Nancy Boedigheimer

First post: May 25, 2017 Latest post: May 30, 2017
As many of you already know, Nancy was admitted to the Medical Intensive Care Unit (MICU) at HCMC in Minneapolis on the afternoon of Sunday, May 21st, the day after her 72nd birthday. My mom Patty, Nancy's life-partner of 27 years, was leaving for a rehearsal around 12:30 PM and Nancy appeared to be napping. This seemed strange to my mom as Nancy never takes naps. My mom decided to say goodbye in spite of the risk of bothering Nancy while she was enjoyed a rare catnap. When Nancy did not respond to my mom's voice, she tried nudging her but still was unable to rouse her. My mom called 911.

The EMTs arrived within approximately 8 minutes. In the meantime Nancy appeared to gasp for air but remained unresponsive. Nancy's heart was fibrillating, or pulsating rapidly but not pumping oxygenated blood through her body, when then EMTs arrived. Her heart soon stopped altogether. They revived her and she had a breathing tube inserted. 

During the first 24 hours following her hospital admittance, Nancy's internal body temperature was chilled to 88.6° to help reduce swelling or brain damage that may have been caused while she was without oxygen. She was given pain medicine to alleviate her discomfort from the breathing tube and was sedated to let her body rest and prevent shivering which could led to additional brain damage.  She was closely monitored during that time. 

On Monday Nancy was visited by a score of medical personal and specialists who observed her and attended to her condition. Many near and dear also rallied around my mom and Nancy with offerings of healing words and energy, prayers, support, concern, and bountiful love. 

We soon learned that people who experience this type of incident while in their home have a very low chance of recovery, only a 30% probability. We remained hopeful that, of all people, Nancy just might be the rare, stubborn bird who beats the odds. However, we were also faced with some very difficult choices in the event that things didn't work out in our favor since the brain can only survive a very short amount of time without oxygen; every minute is critical.

After 24 hours of chilling, Nancy's internal body temp was increased by .5 degrees each hour until returning to 98.6°. Nancy was also given an antibiotic to preempt getting pneumonia. We all returned home to rest overnight.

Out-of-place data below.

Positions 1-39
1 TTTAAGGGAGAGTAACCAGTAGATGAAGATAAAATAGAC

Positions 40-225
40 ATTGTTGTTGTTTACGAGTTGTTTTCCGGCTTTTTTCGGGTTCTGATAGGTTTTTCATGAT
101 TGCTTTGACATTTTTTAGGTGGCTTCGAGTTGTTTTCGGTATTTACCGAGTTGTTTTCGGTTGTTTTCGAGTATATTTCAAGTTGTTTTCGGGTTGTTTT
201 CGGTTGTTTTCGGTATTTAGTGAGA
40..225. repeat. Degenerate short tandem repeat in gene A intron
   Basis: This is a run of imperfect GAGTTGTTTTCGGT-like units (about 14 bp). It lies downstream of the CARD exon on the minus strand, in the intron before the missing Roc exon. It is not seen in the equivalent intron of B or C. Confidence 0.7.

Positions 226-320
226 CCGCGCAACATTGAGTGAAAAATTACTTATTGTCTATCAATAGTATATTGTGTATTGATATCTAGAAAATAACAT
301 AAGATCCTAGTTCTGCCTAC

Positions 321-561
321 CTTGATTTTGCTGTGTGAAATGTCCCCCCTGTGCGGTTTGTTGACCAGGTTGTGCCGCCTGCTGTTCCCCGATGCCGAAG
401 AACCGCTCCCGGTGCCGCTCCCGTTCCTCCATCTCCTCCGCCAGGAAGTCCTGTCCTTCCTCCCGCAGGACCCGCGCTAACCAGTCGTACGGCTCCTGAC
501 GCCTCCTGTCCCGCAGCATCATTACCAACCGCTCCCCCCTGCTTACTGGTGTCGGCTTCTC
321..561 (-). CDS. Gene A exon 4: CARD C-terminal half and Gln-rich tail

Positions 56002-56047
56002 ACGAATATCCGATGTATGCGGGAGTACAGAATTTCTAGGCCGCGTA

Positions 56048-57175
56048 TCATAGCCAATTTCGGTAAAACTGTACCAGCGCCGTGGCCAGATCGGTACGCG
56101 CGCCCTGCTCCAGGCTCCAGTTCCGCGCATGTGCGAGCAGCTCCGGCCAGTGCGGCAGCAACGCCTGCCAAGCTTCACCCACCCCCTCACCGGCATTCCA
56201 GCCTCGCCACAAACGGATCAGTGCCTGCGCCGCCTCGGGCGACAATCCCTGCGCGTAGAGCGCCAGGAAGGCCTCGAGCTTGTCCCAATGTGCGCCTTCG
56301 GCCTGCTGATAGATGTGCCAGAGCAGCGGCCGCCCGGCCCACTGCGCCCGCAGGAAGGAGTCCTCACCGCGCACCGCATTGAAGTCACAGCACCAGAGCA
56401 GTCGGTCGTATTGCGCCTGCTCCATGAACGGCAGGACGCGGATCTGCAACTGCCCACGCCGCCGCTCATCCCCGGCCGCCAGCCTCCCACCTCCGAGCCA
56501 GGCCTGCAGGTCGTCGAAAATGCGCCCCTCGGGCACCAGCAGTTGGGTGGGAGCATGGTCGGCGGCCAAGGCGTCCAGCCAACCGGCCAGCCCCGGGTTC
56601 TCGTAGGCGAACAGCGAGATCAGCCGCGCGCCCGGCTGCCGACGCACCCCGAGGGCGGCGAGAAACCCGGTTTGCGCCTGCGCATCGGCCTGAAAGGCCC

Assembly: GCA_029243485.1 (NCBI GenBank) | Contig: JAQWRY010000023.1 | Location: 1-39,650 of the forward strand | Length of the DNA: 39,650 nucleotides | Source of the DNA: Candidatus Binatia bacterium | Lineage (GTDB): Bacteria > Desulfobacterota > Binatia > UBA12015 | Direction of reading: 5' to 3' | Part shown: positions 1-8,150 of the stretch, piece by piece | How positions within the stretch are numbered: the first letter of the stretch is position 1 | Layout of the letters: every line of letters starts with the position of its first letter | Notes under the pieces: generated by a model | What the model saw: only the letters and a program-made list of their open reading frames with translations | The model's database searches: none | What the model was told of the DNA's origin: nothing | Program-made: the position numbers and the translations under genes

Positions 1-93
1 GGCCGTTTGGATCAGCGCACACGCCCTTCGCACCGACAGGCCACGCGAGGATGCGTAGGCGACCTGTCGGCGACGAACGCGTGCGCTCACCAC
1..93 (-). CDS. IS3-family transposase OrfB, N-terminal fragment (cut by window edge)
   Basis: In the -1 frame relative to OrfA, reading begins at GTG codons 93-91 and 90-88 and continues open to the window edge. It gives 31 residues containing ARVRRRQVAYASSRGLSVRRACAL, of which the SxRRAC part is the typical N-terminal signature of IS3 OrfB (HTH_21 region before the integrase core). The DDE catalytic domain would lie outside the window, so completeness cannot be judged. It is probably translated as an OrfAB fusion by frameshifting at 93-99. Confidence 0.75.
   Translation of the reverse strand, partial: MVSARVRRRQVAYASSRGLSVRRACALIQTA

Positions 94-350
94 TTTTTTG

We returned to the hospital Tuesday morning with the expectation that Nancy would have the sedation lifted in order to be observed by a neurologist first thing. We became cautiously optimistic when Nancy responded to her a name, although she was unable to give us that telltale thumbs up the neurologist was looking for as an unequivocal sign. Nancy was also regularly visited by a respiratory therapist and a cardiologist who said while her heart was weak from the heart attack she has just three weeks prior, this was not a heart attack but rather the result of an irregular electric impulse likely triggered by existing scar tissue. 

Nancy was also given an opportunity to try breathing without the ventilator, which she successfully did for a couple breaths before tiring.  While promising, the breaths were shallow and the medical team wanted/needed something deeper,  stronger before they could remove the breathing tube altogether. 

Throughout the course of the day Nancy continued to be visited by loved-ones who held her hand, stroked her forehead, encouraged her and offered sweet tidbits as reminders of who she is, what happened, and all that she has to look forward to as she reemerged from the haze. We left the hospital around 5PM so everybody could rewind and rest. 

On Wednesday came the best development yet. Upon arrival to the hospital first thing in the morning, Nancy was again taken off of sedation to allow a true glimpse of her condition. When the RN came in, she asked Nancy a series of simple questions to test for cognitive responsiveness. Nancy was listening, attending, and tracking with her eyes. Nancy smiled at friendly faces in the room numerous times! And she was also responsive to the voice of her oldest friend who called by phone. We were all excited!

Nancy continued to breathe on her own for several hours thereafter. 

Later afternoon on Wednesday, after a Nancy had shown continued ability to breathe independently her breathing tube was successfully removed! Although she was unable to speak right away, we're hopeful that with rest and hydration she'll, once again,  be talking and snappy as usual.  

Provided that Nancy continues to breathe on her own over night, tomorrow's scheduled visit with the physiatrist could result in her being discharged from the MICU and transferred to a rehab department of the hospital for combined occupational and physical therapy. 

 Stay tuned.  Eternal gratitude to all of you for your continued love & support!

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